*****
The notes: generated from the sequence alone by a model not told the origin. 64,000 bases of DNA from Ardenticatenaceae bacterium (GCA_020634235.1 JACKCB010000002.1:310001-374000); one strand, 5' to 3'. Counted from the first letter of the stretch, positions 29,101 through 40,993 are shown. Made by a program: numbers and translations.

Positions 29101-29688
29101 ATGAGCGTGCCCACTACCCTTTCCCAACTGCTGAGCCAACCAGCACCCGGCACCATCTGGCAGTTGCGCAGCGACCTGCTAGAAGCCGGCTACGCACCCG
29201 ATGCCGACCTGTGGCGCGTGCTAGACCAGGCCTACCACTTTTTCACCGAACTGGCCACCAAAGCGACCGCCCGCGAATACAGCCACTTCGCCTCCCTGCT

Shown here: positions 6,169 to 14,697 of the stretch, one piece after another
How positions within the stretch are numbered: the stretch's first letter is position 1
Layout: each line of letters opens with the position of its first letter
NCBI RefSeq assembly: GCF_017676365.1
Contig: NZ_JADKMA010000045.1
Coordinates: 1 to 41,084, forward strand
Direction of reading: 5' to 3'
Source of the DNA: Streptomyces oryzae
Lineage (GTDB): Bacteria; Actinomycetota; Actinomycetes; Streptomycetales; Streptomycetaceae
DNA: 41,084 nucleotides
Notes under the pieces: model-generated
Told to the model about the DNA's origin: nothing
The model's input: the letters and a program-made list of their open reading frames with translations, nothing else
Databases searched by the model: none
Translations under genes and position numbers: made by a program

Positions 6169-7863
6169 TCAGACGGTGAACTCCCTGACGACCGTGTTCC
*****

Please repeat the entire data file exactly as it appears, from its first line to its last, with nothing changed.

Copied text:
The notes: generated from the sequence alone by a model not told the origin. 64,000 bases of DNA from Ardenticatenaceae bacterium (GCA_020634235.1 JACKCB010000002.1:310001-374000); one strand, 5' to 3'. Counted from the first letter of the stretch, positions 29,101 through 40,993 are shown. Made by a program: numbers and translations.

Positions 29101-29688
29101 ATGAGCGTGCCCACTACCCTTTCCCAACTGCTGAGCCAACCAGCACCCGGCACCATCTGGCAGTTGCGCAGCGACCTGCTAGAAGCCGGCTACGCACCCG
29201 ATGCCGACCTGTGGCGCGTGCTAGACCAGGCCTACCACTTTTTCACCGAACTGGCCACCAAAGCGACCGCCCGCGAATACAGCCACTTCGCCTCCCTGCT

Shown here: positions 6,169 to 14,697 of the stretch, one piece after another
How positions within the stretch are numbered: the stretch's first letter is position 1
Layout: each line of letters opens with the position of its first letter
NCBI RefSeq assembly: GCF_017676365.1
Contig: NZ_JADKMA010000045.1
Coordinates: 1 to 41,084, forward strand
Direction of reading: 5' to 3'
Source of the DNA: Streptomyces oryzae
Lineage (GTDB): Bacteria; Actinomycetota; Actinomycetes; Streptomycetales; Streptomycetaceae
DNA: 41,084 nucleotides
Notes under the pieces: model-generated
Told to the model about the DNA's origin: nothing
The model's input: the letters and a program-made list of their open reading frames with translations, nothing else
Databases searched by the model: none
Translations under genes and position numbers: made by a program

Positions 6169-7863
6169 TCAGACGGTGAACTCCCTGACGACCGTGTTCC